As the old cliché goes, you never get a second chance to make a first impression. But increasingly there’s an alternative ending for that saying: you never get a second chance to make a bad impression.
There’s many a morning that I find myself in York ridiculously early and – like everyone else these days – I’m soon carrying a cup of coffee. Also like everyone else, I’m a creature of habit – so I always go to the same place for my coffee. It’s near the car park and the latte’s not bad. Not great, you understand, but not bad.
And there’s the rub, as that well known management consultant Hamlet would put it. If you sell coffee, you are not short of competition. Move 50 yards to your right or left on any high street, or walk across the road, and there’s an alternative. In fact, any reasonably intelligent visitor from outer space who landed in our nation’s capital could only come to one logical conclusion: the entire economy of the UK is based on lattes, cappuccinos and whatever a double mocha grande is…
Back to the other morning. There I am in York buying my coffee; handing over my £2.10 – clearly I’ve lived in Yorkshire long enough now because there’s part of me that still can’t come to terms with paying more than two quid for a cup of coffee.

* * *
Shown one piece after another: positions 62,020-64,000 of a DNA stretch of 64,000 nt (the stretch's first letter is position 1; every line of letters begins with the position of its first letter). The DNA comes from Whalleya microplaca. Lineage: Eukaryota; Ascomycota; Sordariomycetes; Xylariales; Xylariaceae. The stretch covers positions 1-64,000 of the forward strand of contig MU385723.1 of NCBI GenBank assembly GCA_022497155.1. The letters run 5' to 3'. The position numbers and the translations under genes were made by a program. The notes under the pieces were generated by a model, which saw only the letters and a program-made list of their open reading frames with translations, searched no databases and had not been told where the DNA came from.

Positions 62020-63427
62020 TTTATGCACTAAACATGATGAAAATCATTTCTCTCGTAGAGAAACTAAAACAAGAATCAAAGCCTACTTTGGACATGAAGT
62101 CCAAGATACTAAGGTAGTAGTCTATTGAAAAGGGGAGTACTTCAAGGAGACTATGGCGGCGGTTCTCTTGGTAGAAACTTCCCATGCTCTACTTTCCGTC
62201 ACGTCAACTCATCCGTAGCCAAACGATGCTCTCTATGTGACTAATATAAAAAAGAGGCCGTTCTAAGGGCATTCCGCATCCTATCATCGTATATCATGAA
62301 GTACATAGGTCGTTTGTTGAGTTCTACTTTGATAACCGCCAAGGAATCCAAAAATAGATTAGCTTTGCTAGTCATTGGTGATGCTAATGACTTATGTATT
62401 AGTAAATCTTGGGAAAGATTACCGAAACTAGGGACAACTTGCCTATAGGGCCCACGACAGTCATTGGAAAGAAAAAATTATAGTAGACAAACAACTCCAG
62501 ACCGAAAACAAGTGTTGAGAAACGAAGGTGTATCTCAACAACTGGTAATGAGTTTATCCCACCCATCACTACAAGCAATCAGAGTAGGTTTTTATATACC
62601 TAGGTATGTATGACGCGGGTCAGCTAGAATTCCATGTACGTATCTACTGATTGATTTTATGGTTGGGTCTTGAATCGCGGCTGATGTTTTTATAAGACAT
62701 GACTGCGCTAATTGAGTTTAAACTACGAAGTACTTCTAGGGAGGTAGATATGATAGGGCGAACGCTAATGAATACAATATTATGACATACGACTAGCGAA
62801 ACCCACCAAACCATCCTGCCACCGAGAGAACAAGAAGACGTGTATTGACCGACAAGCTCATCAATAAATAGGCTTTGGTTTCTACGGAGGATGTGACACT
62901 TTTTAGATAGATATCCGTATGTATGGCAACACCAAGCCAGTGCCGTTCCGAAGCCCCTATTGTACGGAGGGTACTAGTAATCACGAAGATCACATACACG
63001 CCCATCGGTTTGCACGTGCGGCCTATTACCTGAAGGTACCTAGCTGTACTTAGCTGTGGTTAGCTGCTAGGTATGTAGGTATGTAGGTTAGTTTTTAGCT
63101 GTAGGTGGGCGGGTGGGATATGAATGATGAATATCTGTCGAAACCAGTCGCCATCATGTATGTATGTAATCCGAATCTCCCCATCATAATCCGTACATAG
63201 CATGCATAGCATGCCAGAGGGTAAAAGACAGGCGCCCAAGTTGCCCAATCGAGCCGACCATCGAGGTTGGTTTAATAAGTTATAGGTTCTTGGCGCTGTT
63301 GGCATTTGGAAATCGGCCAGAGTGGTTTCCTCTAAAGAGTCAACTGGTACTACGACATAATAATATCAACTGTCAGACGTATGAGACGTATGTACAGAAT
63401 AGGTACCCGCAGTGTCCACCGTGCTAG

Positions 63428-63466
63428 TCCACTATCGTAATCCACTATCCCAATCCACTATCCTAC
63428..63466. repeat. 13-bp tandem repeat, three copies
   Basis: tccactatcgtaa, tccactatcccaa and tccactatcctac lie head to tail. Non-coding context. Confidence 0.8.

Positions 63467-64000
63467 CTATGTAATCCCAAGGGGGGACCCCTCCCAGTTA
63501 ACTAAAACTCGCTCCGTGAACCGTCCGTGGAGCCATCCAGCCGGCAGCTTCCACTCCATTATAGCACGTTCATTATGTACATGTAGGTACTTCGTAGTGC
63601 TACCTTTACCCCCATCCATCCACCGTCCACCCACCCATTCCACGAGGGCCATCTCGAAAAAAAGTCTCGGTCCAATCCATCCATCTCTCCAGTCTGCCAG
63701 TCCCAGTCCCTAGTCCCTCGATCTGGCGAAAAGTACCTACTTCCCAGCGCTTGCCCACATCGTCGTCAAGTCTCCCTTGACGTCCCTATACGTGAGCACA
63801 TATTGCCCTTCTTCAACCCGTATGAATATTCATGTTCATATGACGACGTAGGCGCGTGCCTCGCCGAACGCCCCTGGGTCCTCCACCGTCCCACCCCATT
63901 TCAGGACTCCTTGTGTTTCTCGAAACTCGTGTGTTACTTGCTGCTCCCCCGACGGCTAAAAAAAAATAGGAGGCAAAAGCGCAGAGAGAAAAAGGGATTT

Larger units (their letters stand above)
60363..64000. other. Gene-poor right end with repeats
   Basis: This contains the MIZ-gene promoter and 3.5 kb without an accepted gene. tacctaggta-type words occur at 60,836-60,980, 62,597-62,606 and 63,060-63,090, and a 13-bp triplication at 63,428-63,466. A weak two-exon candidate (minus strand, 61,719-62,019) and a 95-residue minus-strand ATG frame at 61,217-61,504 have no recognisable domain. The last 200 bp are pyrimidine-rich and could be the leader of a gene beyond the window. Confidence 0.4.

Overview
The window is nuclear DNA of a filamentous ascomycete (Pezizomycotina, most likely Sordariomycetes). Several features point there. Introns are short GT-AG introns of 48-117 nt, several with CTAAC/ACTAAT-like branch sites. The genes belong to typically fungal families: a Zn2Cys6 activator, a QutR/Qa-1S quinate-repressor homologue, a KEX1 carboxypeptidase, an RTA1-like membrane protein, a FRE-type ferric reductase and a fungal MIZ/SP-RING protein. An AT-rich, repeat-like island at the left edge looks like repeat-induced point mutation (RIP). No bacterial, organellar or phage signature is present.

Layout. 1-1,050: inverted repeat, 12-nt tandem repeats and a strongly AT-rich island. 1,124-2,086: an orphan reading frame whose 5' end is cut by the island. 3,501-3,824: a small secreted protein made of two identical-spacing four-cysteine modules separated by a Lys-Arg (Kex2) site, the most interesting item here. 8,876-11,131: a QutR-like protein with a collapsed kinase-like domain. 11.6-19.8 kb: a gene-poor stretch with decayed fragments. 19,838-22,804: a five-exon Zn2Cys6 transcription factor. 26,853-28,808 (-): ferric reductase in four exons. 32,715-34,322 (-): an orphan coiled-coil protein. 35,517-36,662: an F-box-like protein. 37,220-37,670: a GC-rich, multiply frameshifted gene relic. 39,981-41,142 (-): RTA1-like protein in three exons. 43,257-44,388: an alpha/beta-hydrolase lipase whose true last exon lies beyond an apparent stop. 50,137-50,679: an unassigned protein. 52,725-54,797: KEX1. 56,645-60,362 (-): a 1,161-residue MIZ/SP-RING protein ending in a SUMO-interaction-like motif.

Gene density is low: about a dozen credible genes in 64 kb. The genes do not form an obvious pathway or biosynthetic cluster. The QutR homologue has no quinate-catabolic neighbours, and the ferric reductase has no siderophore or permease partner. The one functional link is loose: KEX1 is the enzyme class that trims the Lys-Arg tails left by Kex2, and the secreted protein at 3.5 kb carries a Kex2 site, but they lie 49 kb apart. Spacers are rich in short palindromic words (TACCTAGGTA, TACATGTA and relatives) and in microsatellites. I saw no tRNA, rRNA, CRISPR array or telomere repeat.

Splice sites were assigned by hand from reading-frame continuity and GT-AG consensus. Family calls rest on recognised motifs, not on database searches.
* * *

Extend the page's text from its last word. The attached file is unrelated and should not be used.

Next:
So it has to be good.
And it wasn’t.
I’m prepared to accept 6/10 at 7:30 in the morning. I’m not prepared to accept 3/10, which is what this particular latte was. And I could tell as they were making it: they simply didn’t pay attention.
Two days later I deserted. I was back in York, I bought another coffee. But I’d gone 50 yards up the road. I wasn’t prepared to risk another three.
I felt slightly bad about this seemingly trivial decision. But then I talked to a couple of friends and they said much the same. And it struck me that there was an important business lesson in the story.
I think we’re becoming an increasingly impatient society. I’m not saying that’s a good thing: but I am saying it’s a fact. Whatever we want, we want it now. Whatever we want to know, Google tells us.
And we’re becoming less tolerant of things that disappoint us. Even when we’re only spending a couple of quid, it has to be right. Exactly right.
The lesson for your business is clear: it doesn’t matter whether what you sell or the service you provide costs £2 or £2,000, it has to be right. And it has to be exactly right every time. You have to deliver what your customer or client expects and you have to deliver it remorselessly – because there’s always an alternative.
That’s why I’m such a passionate advocate of doing what only you do best. If you do that thing at which you are truly excellent then a) you’ll always be at the top of your game and b) your business will fun and profitable. And as my old ‘mentor’ Bob Townsend put it, ‘if you’re not in business for fun or profit, what the hell are you doing here?’
Decent cup of coffee in hand I’ll be back next week on Valentine’s Day. I repeat, Valentine’s Day. So maybe next time I’m in York I should be focusing on something other than the quality of my coffee…